See that’s really the crux of it – you only have a set amount of time and you can only play 1 thing at a time. Subscribing to something is basically saying “I’ll commit to playing this, sacrificing anything else”. Currently there are no game sub services where that’s a good value proposition.

          • Guz

            November 8, 2018 at 11:34

            I hear you, it does also come down to the amount of time you have, between work,family, friends and other hobbies you only have X amount that you can use for gaming, and there are some days were I don’t play for a whole week because of other commitments or just too tired.

            So you got to get picky with what you invest your time in, cant just play something for the sake of playing time is limited

          • Guz

            November 8, 2018 at 11:34

            I hear you, it does also come down to the amount of time you have, between work,family, friends and other hobbies you only have X amount that you can use for gaming, and there are some days were I don’t play for a whole week because of other commitments or just too tired.

            So you got to get picky with what you invest your time in, cant just play something for the sake of playing time is limited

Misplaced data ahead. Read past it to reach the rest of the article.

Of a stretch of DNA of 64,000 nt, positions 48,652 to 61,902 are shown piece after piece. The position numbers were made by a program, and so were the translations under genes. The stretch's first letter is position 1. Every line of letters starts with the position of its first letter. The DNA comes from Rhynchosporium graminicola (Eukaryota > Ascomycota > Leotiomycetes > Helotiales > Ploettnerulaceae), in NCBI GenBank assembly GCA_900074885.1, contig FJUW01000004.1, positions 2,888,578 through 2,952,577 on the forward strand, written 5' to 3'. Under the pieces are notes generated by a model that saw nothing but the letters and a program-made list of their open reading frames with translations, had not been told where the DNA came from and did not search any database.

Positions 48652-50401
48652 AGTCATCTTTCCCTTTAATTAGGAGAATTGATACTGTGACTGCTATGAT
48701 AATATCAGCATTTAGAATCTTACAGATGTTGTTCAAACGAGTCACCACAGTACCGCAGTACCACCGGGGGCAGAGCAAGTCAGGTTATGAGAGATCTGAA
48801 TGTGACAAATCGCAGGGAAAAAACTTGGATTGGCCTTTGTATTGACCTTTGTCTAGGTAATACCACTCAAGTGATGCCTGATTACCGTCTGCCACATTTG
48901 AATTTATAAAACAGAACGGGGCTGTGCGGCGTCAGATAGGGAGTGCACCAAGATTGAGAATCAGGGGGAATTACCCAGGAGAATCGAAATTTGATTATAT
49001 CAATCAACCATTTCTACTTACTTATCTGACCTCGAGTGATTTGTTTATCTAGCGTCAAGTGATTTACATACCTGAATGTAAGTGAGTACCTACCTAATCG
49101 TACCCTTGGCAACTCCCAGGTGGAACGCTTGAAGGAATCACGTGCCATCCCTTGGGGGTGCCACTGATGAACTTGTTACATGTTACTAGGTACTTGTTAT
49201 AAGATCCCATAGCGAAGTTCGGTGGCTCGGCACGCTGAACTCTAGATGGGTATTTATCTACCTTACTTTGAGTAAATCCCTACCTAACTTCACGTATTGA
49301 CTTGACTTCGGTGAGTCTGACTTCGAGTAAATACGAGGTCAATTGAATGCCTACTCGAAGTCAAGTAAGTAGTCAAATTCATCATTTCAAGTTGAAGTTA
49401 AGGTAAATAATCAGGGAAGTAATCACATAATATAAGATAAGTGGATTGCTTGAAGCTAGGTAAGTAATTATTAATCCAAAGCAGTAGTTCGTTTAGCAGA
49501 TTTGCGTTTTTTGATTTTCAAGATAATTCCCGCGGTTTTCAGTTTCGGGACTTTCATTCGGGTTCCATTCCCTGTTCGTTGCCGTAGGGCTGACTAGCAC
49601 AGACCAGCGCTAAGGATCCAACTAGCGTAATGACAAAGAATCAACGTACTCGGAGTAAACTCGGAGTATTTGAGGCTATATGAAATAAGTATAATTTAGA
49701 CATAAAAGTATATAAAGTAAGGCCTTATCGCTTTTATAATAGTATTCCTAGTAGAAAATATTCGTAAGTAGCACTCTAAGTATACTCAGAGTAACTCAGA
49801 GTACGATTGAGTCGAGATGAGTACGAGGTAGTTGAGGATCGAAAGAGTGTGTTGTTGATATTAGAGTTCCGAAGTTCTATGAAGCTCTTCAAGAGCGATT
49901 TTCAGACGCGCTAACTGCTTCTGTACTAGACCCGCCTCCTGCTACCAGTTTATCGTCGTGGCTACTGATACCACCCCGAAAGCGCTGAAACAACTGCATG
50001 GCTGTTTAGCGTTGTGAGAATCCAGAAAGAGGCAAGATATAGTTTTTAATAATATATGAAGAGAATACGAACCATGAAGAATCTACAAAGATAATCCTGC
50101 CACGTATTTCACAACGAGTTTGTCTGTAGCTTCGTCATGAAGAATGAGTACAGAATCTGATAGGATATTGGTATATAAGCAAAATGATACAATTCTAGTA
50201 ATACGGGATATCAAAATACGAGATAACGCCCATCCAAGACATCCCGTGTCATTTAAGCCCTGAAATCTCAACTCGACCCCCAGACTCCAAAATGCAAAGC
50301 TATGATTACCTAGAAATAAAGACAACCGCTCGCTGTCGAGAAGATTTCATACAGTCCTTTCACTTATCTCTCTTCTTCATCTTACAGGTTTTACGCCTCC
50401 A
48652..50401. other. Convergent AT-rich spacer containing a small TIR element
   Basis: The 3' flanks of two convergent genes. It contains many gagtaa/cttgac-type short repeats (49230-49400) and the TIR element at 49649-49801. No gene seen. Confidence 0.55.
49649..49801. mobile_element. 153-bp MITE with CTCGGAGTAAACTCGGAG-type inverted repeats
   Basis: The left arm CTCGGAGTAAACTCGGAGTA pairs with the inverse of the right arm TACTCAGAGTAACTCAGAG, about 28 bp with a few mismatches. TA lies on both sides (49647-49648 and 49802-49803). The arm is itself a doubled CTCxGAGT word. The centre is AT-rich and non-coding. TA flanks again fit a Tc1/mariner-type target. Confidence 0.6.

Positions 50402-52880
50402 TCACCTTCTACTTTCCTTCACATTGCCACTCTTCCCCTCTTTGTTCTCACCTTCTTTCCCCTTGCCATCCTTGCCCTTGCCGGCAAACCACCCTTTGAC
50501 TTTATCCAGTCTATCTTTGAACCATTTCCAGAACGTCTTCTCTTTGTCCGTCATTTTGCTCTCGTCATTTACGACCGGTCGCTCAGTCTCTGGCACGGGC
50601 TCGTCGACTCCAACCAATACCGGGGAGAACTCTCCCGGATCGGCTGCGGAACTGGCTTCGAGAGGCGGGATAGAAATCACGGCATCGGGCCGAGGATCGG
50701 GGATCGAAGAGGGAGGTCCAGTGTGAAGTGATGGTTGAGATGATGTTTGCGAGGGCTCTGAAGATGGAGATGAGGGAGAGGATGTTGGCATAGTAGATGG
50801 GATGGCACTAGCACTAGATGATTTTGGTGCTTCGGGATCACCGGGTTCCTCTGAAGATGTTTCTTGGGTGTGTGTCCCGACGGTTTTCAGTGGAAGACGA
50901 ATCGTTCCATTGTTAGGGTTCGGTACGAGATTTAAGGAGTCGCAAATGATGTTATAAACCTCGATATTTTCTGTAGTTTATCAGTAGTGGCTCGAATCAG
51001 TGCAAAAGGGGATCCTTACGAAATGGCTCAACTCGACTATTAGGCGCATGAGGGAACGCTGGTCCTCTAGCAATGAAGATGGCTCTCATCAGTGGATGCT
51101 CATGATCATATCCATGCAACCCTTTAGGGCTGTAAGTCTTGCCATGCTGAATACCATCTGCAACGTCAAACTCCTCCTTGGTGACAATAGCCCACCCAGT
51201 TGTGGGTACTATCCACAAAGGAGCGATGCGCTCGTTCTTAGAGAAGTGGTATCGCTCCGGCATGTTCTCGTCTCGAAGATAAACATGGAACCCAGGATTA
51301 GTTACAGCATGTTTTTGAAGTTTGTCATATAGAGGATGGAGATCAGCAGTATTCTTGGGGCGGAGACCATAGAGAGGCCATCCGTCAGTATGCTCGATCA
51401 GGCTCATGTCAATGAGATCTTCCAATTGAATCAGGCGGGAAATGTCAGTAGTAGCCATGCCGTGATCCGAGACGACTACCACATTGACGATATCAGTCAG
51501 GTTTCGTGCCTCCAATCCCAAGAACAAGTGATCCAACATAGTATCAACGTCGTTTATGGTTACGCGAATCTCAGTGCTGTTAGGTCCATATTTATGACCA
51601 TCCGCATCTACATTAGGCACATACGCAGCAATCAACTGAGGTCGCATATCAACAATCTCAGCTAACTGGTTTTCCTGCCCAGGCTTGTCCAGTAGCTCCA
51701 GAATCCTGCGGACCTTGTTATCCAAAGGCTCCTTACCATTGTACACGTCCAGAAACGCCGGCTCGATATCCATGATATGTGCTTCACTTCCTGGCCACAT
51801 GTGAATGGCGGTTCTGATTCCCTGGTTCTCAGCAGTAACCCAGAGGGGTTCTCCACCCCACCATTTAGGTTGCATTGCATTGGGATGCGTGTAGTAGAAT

• Kromas

            November 8, 2018 at 11:39

            That is my point. I only sub to things I like. I won’t commit to something like Destiny 2 because I found my experience to be boring so I dropped it. Subbing to a game platform for various games that I ‘might” play seems like a waste to me. Same reason I stopped buying steam sale games.

          • Original Heretic

            November 8, 2018 at 12:54

            Now, try working full time, being a gamer, a watcher of good shows/movies, a father, a husband. Then on top of that, I’m also working on a 6 novel series.
            No time!

          • Guz

            November 8, 2018 at 13:33

            Ok your either a robot, a time lord or perhaps the king of multitasking 0.o

          • Original Heretic

            November 8, 2018 at 13:45

            Wish I was a Time Lord.
            I’d call myself “The Proctologist”. Then I’d take out all the assholes in the universe.

      • Guz

        November 8, 2018 at 11:23

        My steam backlog is disgusting XD

        I could loss my internet for a year and be perfectly fine :/

        Reply

  3. BakedBagel

    November 8, 2018 at 13:53

    Geoff, i wonder what the numbers would say when you include ingame currency being able to purchase your subscription.

    How many people do it? Is there a profit/loss? Is it viable in the long term?

    Reply

  4. Magoo

    November 8, 2018 at 14:03

    Some things not taken into account though. Like the income-level of subs vs non-subs. Because if you have a lot of money you will most likely sub to all of them and still buy games on top of it. If you don’t have a lot of money you will buy a game every month or two.

    So these stats specifically could be skewed in the sense that most gamers who are financially well-off will sub to the services regardless of how much they spend on games and in games.

    Reply